Wednesday, October 30, 2013

YA Guy Reviews... THE PROGRAM by Suzanne Young

YA Guy’s probably going to be out of commission for the month of November, as I’m participating in my first NaNoWriMo. But I thought I’d slip in one final book review before the madness begins!

YA Guy remembers all too well the comments Annie Dillard wrote about my college novel.

Yes, that’s right: the Annie Dillard. She taught at Wesleyan University, where I got my B.A. And she was one of the readers for my senior project, a novel titled (at that time) Selfish People. It currently sits in my closet along with two or three other unpublished novels.

But I digress.

Dillard basically liked my novel. She called it a “creditable achievement.” But she also wrote: “This is not, in any respect, my kind of book.”

At the time, that really stung.

But in the time since, I’ve come to see her words in a positive light. Bottom line: she liked my book, even though it wasn’t something she would have chosen to read on her own.

Which brings me, in a roundabout way, to the subject of this review: Suzanne Young’s 2013 novel The Program.

Ordinarily, I’d say that this is not, in any respect, my kind of book. The story of a near-future society in which teen suicide has become rampant, claiming the lives of one in three teens, The Program is full of material I generally shy from: young lust, emotional overflow, love triumphant. Plus its principal setting--the psychiatric facility where narrator Sloane is subjected to the Program, her society’s “cure” for the suicide epidemic--felt far too familiar to other psych wards I’ve seen in YA. You know, the oppressive, Big Brother type, which seems to be the only type in YA.

But having said all this, I must also say that I just plain liked The Program. It won me over. It’s still not my kind of book, but it’s a book that, for me, transcended its kind.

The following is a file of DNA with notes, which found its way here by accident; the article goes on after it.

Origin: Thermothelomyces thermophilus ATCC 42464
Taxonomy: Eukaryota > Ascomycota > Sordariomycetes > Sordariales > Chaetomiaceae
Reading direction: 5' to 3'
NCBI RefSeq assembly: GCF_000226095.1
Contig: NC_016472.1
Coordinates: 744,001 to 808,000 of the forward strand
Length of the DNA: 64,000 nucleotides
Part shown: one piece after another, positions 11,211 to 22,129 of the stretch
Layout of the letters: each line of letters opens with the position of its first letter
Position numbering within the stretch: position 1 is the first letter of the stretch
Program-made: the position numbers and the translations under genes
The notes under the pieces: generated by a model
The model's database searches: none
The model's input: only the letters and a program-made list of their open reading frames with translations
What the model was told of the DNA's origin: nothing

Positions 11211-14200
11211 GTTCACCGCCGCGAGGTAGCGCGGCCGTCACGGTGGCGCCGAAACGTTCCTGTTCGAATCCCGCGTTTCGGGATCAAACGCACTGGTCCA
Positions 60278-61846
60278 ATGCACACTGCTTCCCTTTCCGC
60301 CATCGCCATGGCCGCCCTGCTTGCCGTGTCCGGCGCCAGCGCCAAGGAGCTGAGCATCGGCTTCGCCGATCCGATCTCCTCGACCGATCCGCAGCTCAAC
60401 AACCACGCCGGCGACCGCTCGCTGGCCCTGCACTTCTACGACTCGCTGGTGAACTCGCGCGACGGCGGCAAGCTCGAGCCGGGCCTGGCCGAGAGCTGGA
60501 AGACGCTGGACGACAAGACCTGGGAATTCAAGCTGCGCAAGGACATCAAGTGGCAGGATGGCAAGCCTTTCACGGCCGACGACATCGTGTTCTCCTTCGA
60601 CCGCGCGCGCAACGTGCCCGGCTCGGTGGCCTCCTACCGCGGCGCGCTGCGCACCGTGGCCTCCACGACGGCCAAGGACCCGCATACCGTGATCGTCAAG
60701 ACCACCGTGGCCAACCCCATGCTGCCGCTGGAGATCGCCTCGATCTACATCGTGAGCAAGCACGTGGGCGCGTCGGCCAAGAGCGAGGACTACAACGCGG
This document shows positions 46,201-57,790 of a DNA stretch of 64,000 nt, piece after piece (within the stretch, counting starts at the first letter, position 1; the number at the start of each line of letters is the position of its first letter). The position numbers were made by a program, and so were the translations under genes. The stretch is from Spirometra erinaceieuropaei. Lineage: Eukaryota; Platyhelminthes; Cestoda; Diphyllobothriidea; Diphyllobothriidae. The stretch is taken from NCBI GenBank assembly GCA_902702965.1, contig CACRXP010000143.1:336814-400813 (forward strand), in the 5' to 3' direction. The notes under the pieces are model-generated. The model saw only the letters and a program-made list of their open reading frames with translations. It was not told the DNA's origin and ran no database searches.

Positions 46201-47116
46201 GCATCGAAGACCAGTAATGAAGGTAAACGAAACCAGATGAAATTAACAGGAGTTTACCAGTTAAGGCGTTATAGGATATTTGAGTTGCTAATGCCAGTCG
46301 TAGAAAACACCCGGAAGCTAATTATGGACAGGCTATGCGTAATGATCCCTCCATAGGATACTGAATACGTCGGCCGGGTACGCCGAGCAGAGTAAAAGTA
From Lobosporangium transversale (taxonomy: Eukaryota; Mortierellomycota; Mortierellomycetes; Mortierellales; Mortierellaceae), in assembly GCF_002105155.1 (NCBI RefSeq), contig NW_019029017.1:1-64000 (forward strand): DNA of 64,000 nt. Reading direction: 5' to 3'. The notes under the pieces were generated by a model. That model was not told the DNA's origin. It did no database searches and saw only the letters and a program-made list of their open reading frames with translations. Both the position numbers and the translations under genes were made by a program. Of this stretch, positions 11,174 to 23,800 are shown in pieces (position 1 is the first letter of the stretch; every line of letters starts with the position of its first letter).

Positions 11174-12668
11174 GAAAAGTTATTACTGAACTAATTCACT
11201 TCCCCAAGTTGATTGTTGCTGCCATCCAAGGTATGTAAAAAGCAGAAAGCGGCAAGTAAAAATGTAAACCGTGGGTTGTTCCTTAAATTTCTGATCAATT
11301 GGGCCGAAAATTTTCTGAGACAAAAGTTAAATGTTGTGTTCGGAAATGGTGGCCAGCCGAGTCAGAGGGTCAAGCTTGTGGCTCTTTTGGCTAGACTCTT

Maybe that was because I really liked the characters: Sloane, her boyfriend James, her friend Lacey, her mysterious buddy in the program, Realm. Maybe it was because I dug the creepiness of the Program, which functions primarily by erasing its subjects’ memories. (Why this should cure suicidal thinking is never really explained, but there it is.) Maybe it was because I appreciated the tricky line Young walks in the novel’s final third, where her characters, memories erased, have to rediscover a love that readers know from the novel’s first two-thirds. (I read somewhere that readers should never know more than the MC, and perhaps that’s true in general. But Young did an excellent job of maintaining suspense and tension despite the reader’s superior knowledge.) Whatever it was, I found The Program a good, tight read, with a sprinkling of speculative elements but a far stronger dose of everyday teen reality.

So maybe I need to read more books that aren’t my kind. Maybe I’ll discover more gems like The Program that way.


  1. Good review, Josh. I'm curious, why did you pick up the book in the first place if it wasn't your type of read? What about it got you that far?

    1. Great question, Kai--I wish I'd addressed it in the post itself. The short answer is that I'd heard good things about the book via Twitter--so many good things I thought it was worth a look despite my misgivings about the subject matter. And I'll be honest--the first 100 pages were tough going for me. But I stuck it out because of the reviews I'd read, and about 1/3 of the way through, it really picked up. The takeaway from this: social media really can work!

    2. Very interesting. I've heard loads of good things and a few opposing, but I'm really curious about this book. I know what you mean about the social media thing! Word of mouth is so huge. Wish there was a magic formula to get it started ;)